Visiting the emergency room can be a harrowing experience for a patient on its own, let alone if the hospital's staff are pointing at you and making a spectacle.
Such was the case for "Brandon James," a transgender man who visited one ED in southeast America a few years ago, expecting the same level of service as any other patient. Instead, he was treated like a "freak show at the circus" by hospital staff when the female marker on his driver's license and medical record did not match up with his masculine appearance and preference to go by male pronouns.
The story, highlighted in an article published Monday by the Journal of Emergency Nursing, explores some of the steps that nursing leadership can take to improve care for such individuals. Authors point to one recent study, which found that about 19 percent of transgender patients reported having been refused care because of their gender status, and 28 percent said they experienced harassment in a medical setting.
"Unfortunately, this is fairly common," says Ethan Cicero, R.N., a co-author of the article and doctoral student at the Duke University School of Nursing. "From a nursing perspective, those are very alarming numbers to learn about, so that's why we wanted to look a little more closely into this community's health care experiences."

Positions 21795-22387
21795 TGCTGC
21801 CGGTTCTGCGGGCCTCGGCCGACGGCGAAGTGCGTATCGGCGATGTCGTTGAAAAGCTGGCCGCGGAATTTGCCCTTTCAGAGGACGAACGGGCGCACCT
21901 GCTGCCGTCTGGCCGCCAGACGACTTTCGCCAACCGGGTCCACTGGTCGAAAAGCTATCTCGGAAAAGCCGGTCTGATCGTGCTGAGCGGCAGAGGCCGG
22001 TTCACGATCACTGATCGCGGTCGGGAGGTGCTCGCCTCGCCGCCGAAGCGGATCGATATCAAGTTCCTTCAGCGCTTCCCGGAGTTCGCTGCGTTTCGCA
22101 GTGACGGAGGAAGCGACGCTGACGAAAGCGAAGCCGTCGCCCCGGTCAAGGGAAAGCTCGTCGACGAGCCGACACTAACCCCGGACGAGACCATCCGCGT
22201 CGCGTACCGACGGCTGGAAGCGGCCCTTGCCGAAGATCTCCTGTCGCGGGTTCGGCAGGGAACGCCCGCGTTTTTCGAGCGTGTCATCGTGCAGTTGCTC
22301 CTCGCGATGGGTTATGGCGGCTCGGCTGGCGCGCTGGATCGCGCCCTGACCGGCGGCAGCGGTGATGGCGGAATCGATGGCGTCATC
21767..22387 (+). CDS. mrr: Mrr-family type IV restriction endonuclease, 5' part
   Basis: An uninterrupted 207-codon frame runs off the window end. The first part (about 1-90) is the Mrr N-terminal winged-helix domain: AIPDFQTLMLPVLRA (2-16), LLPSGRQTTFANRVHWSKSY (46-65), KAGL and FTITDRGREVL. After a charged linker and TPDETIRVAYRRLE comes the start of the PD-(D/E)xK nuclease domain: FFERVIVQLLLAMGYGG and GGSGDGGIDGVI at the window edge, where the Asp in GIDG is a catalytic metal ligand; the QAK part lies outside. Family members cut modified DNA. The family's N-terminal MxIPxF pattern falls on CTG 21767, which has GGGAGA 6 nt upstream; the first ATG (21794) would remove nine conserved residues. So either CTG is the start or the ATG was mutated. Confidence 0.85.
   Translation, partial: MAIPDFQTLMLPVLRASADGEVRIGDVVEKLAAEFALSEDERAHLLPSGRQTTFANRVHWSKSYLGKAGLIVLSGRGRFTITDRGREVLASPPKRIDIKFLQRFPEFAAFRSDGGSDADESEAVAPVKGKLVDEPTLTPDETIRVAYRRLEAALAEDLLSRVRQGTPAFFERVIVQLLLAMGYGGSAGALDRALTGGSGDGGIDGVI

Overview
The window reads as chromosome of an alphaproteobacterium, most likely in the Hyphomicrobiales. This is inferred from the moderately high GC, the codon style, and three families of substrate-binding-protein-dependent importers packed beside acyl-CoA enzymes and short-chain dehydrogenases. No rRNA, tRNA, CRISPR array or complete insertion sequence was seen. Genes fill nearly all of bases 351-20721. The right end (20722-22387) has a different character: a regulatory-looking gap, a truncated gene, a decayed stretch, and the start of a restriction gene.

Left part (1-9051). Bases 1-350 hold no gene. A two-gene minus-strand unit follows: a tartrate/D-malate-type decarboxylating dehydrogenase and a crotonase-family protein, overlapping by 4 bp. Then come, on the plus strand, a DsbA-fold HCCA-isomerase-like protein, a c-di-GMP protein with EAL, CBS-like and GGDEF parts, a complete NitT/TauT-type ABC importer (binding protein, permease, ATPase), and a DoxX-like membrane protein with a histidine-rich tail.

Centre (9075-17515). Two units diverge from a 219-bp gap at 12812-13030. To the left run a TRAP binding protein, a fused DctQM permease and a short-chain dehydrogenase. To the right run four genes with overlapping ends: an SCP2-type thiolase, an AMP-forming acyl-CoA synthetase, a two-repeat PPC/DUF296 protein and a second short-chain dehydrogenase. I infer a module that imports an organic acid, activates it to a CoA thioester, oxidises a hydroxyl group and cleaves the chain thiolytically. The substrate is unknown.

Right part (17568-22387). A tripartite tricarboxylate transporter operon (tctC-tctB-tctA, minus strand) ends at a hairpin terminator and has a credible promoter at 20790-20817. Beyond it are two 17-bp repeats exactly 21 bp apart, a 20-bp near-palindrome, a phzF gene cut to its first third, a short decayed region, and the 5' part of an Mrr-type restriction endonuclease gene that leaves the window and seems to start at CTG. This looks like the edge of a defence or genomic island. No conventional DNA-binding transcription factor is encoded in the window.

Upon Brandon's arrival at the ED with an elevated blood pressure and severe anxiety, the confused check-in staff member left briefly to go grab three or four more employees. The group proceeded to make a spectacle of Brandon — a pseudonym to protect his identify — pointing and saying things like "No, that's really a girl." Following check-in and several hours of waiting, a second staff member furthered the patient's discomfort by repeatedly referring to him as "Ms. James" or the female pronoun, despite his objections.
He ended up leaving without seeing a doctor and planned to never visit that facility again. About 28 percent of transgender patients surveyed say they have postponed medical care because of discrimination. "It definitely makes me wary of going to an emergency room again. I refuse to go to that specific place," Brandon is quoted in the piece.
The article offers several resources for hospitals to help strengthen the care they provide to transgender patients, including the Fenway Institute's National LGBT Health Education Center, and this report produced by the Joint Commission in 2011. Authors also suggest several simple steps nursing leaders might take with their staffs to improve patient care:
- Develop policies and protocols to accommodate transgender patients within facilities.
- Establish trans-inclusive spaces within hospitals.
- Update demographic forms and electronic health records to recognize transgender identities.
- Educate all staff members on appropriate communication with transgender patients.
"Harm must not be inflicted by providers' misunderstandings or even biases about gender expressions or identities," authors conclude. "Health disparities experienced by transgender people is an example [of] one of the many breakdowns in the U.S. health care system. Nursing, however is capable of creating the change needed to provide equitable care to all persons, including members of the transgender community."